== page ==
Just Discovered In Australia: The Largest Asteroid Impact Ever | Popular Science

Just Discovered In Australia: The Largest Asteroid Impact Ever

When exactly the massive rock hit Earth remains a mystery

Meteor Crater, Arizona

Meteor Crater, Arizona

The new discovery in Australia dwarfs Meteor Crater in Arizona, one of the best preserved meteorite craters in the world. The crater in Australia is nearly 250 times larger than Meteor Crater.

A long time ago, a huge meteorite entered the earth's atmosphere in a screaming fireball. In its last violent moments, it split into two massive pieces, each at least 6 miles across, and slammed into the earth, creating twin impact craters spanning nearly 250 miles of the Australian countryside.

The craters have been covered over by natural processes since the impact, but researchers found evidence recently while drilling for a potential geothermal energy project. They found layers of quartz that had been shocked, a technical term for quickly deforming during an impact. When they looked closer, and did some additional tests on the area, the researchers found that there was also evidence from much deeper in the earth's crust.

"There are two huge deep domes in the crust, formed by the Earth's crust rebounding after the huge impacts, and bringing up rock from the mantle below," lead researcher Andrew Glikson said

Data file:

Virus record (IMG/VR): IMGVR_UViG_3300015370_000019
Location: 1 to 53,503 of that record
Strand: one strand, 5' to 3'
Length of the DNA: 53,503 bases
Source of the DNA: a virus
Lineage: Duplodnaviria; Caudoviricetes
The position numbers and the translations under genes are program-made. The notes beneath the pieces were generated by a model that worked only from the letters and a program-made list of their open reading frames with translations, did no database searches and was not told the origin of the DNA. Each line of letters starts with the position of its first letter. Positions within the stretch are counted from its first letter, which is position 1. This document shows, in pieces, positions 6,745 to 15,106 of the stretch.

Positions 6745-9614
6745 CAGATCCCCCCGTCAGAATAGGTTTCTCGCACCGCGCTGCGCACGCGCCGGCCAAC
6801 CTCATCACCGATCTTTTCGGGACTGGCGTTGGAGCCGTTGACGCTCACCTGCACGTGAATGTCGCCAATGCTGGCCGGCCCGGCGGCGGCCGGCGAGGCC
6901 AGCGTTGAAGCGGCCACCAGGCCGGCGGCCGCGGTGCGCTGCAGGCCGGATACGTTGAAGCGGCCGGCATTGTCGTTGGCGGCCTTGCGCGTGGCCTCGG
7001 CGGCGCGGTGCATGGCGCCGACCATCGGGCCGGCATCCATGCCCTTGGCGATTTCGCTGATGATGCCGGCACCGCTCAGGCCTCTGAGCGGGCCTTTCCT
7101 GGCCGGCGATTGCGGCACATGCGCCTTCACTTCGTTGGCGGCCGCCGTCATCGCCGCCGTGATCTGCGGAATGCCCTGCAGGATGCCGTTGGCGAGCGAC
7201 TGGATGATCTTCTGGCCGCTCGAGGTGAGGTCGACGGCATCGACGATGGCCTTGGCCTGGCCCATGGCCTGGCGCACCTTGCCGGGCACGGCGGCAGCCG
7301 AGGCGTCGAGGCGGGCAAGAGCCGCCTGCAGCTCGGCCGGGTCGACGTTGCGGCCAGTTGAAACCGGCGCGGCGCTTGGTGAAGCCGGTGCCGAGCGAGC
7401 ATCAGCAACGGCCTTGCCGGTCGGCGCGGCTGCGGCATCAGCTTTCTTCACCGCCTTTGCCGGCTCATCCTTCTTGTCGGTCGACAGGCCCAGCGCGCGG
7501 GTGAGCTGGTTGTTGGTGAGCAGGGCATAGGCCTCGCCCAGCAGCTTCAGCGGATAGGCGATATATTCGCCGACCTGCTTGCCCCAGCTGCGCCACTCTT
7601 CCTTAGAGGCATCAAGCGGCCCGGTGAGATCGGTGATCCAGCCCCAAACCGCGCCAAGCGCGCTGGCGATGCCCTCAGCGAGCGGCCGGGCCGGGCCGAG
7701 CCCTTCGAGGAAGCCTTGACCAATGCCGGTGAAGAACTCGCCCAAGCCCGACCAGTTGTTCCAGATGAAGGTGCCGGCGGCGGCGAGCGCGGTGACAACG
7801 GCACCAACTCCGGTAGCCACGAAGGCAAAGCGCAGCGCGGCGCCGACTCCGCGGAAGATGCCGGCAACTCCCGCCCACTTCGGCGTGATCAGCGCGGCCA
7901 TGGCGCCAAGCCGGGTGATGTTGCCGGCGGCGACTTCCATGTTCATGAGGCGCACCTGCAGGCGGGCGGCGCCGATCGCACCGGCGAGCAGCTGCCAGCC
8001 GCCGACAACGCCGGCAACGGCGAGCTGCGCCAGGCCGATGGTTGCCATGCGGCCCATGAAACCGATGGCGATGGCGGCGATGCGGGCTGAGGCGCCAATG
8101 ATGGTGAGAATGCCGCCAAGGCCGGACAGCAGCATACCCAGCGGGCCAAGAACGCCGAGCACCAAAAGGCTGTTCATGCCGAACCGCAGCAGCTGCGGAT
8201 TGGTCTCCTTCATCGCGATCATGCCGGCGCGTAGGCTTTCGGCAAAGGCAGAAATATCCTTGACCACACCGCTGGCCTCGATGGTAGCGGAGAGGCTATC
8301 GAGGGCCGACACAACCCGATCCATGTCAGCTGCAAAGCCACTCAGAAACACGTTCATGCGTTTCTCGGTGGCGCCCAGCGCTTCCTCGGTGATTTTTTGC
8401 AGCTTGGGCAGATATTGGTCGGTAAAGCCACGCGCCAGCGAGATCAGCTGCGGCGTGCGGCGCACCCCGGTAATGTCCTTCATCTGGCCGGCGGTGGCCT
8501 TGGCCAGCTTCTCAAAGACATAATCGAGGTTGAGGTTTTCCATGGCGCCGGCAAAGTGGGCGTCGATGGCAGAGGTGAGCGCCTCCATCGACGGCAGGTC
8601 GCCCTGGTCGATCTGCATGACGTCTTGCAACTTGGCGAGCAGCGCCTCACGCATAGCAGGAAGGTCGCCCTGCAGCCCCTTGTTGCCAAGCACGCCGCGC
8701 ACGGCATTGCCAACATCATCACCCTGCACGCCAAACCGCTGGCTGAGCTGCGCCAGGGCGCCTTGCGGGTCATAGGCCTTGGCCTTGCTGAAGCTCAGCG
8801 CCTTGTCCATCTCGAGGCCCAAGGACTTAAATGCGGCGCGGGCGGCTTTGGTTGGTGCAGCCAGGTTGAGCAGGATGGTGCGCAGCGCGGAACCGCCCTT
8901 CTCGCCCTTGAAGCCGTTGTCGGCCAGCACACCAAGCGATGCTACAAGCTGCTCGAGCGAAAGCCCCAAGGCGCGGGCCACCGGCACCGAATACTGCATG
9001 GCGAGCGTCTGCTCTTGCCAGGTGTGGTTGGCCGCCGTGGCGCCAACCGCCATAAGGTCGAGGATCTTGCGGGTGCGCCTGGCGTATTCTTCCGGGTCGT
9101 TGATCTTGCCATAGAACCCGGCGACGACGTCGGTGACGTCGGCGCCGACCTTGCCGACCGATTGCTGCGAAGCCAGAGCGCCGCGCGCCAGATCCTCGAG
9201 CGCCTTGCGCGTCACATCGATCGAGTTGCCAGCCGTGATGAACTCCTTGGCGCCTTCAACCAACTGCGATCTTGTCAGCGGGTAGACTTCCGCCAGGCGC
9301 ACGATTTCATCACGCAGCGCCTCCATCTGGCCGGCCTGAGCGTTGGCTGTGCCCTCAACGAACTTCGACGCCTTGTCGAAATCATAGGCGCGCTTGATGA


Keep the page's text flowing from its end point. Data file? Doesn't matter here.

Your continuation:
The research is published in Tectonophysics.

The previous record holder was the Vredefort crater in South Africa, clocking in at a diameter of 380 kilometers (236 miles.) The Vredefort impact structure remains the oldest known crater in the world, forming about 2,023 million years ago.

The size of the impact zone is so huge that you might be wondering why no one noticed it before now. Just like the crater that was recently discovered on the moon, other geological processes intervened to keep the secret. In the case of the moon, other impacts wiped out most evidence of a crater on the surface. In Australia, evidence of the impact zone was worn away over millions of years, as erosion scrubbed away evidence of the impact on the surface, and new layers of rocks were deposited over the top. How long that process took remains a mystery.

Age is a touchy subject for anyone, and scientists are still trying to tease out the exact age of the crater. In lieu of birth certificates, graduation dates, or embarrassingly dated cultural references, the researchers are examining the rocks around the impact site for clues as to when the impact occurred. The rocks around the crater are between 300 and 600 million years old, but they don't contain the telltale layer of debris that would indicate an impact. As the scientists point out, for comparison, the impact that killed off the dinosaurs sent a layer of dust almost around the world, that scientists were able to date to the same time as the dinosaur extinction.

"It's a mystery - we can't find an extinction event that matches these collisions. I have a suspicion the impact could be older than 300 million years," Glikson said.

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